Developing Effective Risk Communication: Understanding Public Decision Making During Response and Recovery to Natural Disasters

Principal Investigator: 
Performance Period: 
July 2015 to June 2016
Commercialization Status: 
N/A
Project Keywords: 
decision modeling
value-focused thinking
multi-attribute utility modeling
Abstract:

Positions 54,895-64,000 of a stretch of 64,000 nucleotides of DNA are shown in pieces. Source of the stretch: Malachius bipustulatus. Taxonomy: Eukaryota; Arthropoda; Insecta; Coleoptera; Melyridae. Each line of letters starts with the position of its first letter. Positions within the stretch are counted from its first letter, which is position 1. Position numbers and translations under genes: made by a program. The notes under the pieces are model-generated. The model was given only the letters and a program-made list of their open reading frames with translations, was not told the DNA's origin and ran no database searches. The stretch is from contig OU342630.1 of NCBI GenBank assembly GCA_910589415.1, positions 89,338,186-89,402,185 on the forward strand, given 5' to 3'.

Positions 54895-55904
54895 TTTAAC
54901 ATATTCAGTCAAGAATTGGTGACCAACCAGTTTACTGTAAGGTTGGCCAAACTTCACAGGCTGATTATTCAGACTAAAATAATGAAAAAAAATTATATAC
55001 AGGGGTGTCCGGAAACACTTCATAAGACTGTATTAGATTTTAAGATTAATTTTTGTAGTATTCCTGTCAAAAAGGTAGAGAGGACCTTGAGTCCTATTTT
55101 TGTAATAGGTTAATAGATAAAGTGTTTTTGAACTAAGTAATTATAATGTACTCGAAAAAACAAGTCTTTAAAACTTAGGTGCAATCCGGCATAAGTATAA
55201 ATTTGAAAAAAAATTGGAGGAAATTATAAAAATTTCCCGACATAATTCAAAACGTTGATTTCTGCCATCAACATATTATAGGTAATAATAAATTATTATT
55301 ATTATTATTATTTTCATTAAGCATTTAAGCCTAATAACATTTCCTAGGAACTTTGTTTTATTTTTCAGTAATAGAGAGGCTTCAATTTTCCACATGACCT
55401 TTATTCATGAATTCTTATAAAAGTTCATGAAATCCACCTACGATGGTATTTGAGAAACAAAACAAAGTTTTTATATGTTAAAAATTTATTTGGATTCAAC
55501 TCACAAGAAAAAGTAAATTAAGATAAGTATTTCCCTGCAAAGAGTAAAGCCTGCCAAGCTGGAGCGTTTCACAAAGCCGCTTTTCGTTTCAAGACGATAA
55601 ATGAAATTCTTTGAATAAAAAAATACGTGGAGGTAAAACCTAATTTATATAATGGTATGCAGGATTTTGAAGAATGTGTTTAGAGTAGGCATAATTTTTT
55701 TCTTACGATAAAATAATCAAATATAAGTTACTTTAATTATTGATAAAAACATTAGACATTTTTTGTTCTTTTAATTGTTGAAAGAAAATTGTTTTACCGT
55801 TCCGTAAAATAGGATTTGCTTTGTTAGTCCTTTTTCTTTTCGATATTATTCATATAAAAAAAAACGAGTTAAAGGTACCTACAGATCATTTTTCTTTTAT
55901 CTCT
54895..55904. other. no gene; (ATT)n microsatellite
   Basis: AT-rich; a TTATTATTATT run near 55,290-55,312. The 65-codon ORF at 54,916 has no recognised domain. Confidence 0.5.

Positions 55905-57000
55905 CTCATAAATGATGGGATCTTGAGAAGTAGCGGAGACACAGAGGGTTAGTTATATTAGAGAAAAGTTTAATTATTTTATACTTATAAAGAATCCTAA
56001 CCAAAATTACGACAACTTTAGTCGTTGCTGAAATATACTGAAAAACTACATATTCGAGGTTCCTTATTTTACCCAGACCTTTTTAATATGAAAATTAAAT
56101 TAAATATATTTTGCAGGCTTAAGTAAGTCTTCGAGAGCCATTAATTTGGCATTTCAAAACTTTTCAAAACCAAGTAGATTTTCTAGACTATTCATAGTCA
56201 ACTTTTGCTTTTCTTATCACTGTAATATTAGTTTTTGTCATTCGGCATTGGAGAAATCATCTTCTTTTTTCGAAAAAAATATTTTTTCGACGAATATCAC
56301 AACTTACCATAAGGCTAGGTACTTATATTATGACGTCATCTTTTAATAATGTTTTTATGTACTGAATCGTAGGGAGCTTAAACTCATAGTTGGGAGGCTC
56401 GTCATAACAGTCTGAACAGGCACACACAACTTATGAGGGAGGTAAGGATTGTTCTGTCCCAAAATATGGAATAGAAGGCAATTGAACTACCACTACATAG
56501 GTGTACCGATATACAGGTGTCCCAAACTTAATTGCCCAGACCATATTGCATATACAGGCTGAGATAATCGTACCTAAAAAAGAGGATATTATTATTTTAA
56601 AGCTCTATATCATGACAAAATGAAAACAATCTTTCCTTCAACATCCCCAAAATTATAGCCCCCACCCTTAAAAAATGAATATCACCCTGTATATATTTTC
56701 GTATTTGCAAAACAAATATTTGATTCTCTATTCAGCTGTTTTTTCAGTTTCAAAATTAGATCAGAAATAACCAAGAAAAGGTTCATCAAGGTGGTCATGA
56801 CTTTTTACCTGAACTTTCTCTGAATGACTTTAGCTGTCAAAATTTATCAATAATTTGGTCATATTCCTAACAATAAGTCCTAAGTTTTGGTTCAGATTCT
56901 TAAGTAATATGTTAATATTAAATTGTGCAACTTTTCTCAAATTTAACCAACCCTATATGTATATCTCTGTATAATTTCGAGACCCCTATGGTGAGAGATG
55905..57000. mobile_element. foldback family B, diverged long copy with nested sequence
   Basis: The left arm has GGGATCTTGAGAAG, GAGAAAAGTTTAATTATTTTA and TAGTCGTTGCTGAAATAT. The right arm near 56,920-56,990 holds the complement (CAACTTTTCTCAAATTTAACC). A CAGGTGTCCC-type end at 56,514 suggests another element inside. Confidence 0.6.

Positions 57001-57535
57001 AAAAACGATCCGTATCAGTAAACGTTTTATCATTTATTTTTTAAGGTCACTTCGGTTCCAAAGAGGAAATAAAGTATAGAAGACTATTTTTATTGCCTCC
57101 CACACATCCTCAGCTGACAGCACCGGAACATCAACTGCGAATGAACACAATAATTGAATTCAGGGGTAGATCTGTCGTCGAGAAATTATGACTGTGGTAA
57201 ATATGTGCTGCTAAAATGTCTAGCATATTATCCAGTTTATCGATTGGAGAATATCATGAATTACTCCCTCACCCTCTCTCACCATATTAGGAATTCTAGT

How well the public identifies, prepares for and recovers from a large scale natural disaster depends in large part on the decision making of local residents. Effective communication with the public well in advance of any disaster, as well as during the disaster so that they have some idea of what is going on, is critical in order to provide them with the opportunity to make effective decisions. Equally important is formulating an understanding of the psychology of the public, particularly their personal beliefs and objectives, which often times are conflicting and introduce challenges at critical decision junctures. Anticipating public response allows for the development of risk communications that can better guide public decision making. In this proposed research, we plan to first construct influence diagrams of public preparedness and response to a natural disaster (the specific scenario to be decided in collaboration with the customer), so as to develop an understanding of the basic facts about public decision making. Model development will be driven by the use of our scenario simulation approach, a methodology that uses video simulation to ground responses in the details of a disaster. During these exercises (conducted as focus groups and surveys), researchers will obtain information on the objectives, motivations and uncertainties that shape public decisions. Subsequently, we will recommend risk communication strategies guided by the influence diagram findings, as well as the extensive literature on risk communication (as documented, for example, by Vicki Bier, 2001a, 2001b).